“It’s not how you wear ’em, it’s how you work ’em”: Back Seam Stockings

“Immediately, she examined Miss Armstrong closely as a mistress. (…) Francie looked at her legs. They were long, slender and exquisitely molded. She wore the sheerest of flawless silk stockings, and expensively-made high-heeled pumps shod her beautifully arched feet. ‘Beautiful legs, then, is the secret of being a mistress’, concluded Francie.” – Betty Smith, A Tree Grows in Brooklyn (1943)

“One of the most important things in being well-dressed, to my way of thinking, is to watch your hose. No matter how expensive the rest of your costume, if your hosiery is not sheer and clear and in the right shade, the entire effect can be ruined. Therefore I am careful about the shade of hose I wear with each frock, and always, always have hose that are sheer and utterly ringless.” – Joan Blondell, Modern Screen Magazine, January 1937

Stockings have steadily fallen out of favor over the past four decades. Fishnet and patterned leggings are still donned by fun loving fashionistas, but today drugstore pantyhose is only one step ahead of crocks in the style department. However, there was a time when stockings were the must have accessory, for both everyday wear and to complement an elegant outfit. Held in place by garter belts, with a straight seam up the back, fully fashioned stockings (or “back seam stockings”) were worn by everyone from factory girls to movie stars.

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Barbie: A Doll’s Uprising

barbies

The only thing bigger than their breasts was their smiles. The women lived in a large pink house, shared a pink convertible and ran their own clothing shop where they sold – you guessed it – little pink dresses. There was no need for men in their world: when the ladies felt like a little romance, they had each other. When they weren’t in the shop, you could probably find them in little striped bikinis, lounging by the pool which doubled as my parent’s bathroom sink.

Yep, I was a Barbie girl and this was my Barbie’s world.

I didn’t know back then that Barbie’s figure – with its itty-bitty waist, huge perky boobs and tippy-toed feet – made her a controversial role model and I definitely had no idea of the origins of that sexy figure; that Barbie owed her bodacious bod to an ancestor named Lilli, an adult toy based on Bild Lilli, a popular comic strip about a high-end call girl.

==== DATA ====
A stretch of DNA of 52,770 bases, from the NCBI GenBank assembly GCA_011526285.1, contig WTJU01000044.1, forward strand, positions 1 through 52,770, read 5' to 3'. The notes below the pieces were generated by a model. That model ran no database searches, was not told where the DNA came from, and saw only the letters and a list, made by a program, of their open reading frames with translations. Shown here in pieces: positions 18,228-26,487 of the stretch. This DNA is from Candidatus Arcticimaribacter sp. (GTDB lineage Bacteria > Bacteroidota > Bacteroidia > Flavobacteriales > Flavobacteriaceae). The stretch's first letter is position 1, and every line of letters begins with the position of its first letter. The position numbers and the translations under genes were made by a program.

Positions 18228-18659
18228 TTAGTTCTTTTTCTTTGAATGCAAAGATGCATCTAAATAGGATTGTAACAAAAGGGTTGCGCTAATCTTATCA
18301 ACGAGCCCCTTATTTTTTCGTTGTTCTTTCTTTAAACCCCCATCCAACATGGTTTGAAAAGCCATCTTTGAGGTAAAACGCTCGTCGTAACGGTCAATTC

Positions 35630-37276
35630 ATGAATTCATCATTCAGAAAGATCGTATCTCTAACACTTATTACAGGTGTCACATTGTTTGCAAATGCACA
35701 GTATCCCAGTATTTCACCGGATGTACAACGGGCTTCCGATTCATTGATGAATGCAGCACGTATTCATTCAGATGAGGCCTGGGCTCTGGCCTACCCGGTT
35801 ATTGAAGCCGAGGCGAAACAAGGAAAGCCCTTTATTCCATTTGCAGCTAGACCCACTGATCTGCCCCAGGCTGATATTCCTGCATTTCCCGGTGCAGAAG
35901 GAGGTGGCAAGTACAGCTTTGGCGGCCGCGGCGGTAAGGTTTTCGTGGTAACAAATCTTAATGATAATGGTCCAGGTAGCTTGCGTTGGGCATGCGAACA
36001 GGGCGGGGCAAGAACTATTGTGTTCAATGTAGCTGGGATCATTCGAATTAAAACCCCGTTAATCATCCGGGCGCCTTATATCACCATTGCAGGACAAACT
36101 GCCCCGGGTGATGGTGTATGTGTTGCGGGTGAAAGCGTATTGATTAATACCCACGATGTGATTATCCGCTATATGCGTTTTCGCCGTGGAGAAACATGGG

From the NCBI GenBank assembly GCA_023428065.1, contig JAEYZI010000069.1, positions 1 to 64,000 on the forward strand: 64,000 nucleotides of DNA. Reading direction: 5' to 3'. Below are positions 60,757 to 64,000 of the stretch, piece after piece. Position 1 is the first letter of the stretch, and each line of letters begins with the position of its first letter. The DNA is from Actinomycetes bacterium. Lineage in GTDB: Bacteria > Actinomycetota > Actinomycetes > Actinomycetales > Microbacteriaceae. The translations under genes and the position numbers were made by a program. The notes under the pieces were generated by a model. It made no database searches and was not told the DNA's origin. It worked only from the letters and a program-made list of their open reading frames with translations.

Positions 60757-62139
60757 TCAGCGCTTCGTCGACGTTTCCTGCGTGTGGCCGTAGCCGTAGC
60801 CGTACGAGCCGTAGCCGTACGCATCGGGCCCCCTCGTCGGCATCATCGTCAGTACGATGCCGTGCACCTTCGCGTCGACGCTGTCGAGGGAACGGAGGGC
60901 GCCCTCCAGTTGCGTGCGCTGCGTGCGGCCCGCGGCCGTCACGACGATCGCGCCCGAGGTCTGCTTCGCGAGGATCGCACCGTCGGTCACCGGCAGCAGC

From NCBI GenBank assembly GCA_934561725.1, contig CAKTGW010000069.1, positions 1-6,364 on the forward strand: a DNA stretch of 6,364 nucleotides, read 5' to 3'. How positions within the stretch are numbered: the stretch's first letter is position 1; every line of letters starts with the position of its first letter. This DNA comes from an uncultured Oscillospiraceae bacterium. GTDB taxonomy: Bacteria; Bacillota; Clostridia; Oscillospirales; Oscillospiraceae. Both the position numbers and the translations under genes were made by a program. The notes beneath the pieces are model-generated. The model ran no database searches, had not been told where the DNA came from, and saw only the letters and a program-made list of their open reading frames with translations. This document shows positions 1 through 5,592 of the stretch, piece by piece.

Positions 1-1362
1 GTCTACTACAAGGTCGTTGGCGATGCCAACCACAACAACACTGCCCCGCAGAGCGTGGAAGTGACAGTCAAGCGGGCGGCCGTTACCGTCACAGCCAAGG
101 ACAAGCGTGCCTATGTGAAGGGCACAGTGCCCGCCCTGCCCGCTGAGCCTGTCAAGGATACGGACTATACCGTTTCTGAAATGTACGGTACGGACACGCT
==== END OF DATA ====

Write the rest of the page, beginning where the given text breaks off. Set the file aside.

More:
lilli

Sold at bars and cigar shops, the Lilli doll was meant as a stag gift for adult men. On a 1956 vacation in Switzerland, Mattel co-founder Ruth Handler was inspired by Lilli to create a similar doll – but this one for little girls, who up until then were expected to play with baby dolls.  Back home, male toy buyers scoffed at her idea.

“Each said ‘Ruth, you’ve made a major mistake with this doll. Little girls want cutesy, cuddly baby dolls. They all want to pretend to be mommies.’ No, little girls want to pretend to be bigger girls.” – Ruth Handler

Sixty years later, Barbie is still here and Handler is still right.  Personally, I love that Barbie liberated herself from the trappings of a misogynist joke, morphing from sex object to independent woman. No longer just an object of male fantasy, Barbie became a conduit for girlhood dreams and ambitions.  Over the years, Barbie has been a teacher, a rock star, an astronaut and – most importantly – whatever the little girl holding her in her hand wants to be.

“My whole philosophy was that through the doll, a little girl could be anything she wanted to be. She became not just a doll. She became part of that child through those growing up years. Many of those children set their life’s dreams, their goals, through Barbie. Many of them said Barbie helped them achieve those dreams. That’s a pretty heavy thing, but it’s true”.  – Ruth Handler

I’ve always loved experimenting with fashion and when I was in my 20s, I went deliciously overboard: wigs, PVC dresses, NSFW miniskirts, tiaras – you name it.  Back then, people would sometimes call me a “Barbie doll”.  It’s interesting: when women called me this, it was always with affection and good humor. However when men said it, it was with a sneer: using the doll’s name as a dismissive put-down.

Too bad for them I took it as a compliment.

Breezy Stories: Beautiful 1918 Magazine Cover Art

breezy stories

I don’t mind when my beau spends the weekend in Buffalo record shopping…not when he brings me back goodies like this! This magazine is 101 years young; I love the cover artwork, particularly the woman’s bathing suit which was probably considered quite daring at the time. This magazine accepted short stories and novelettes from new and established writers; their only request was that you typed your manuscripts or wrote them out by hand (!) “neatly”. Ah, to be a writer in 1918…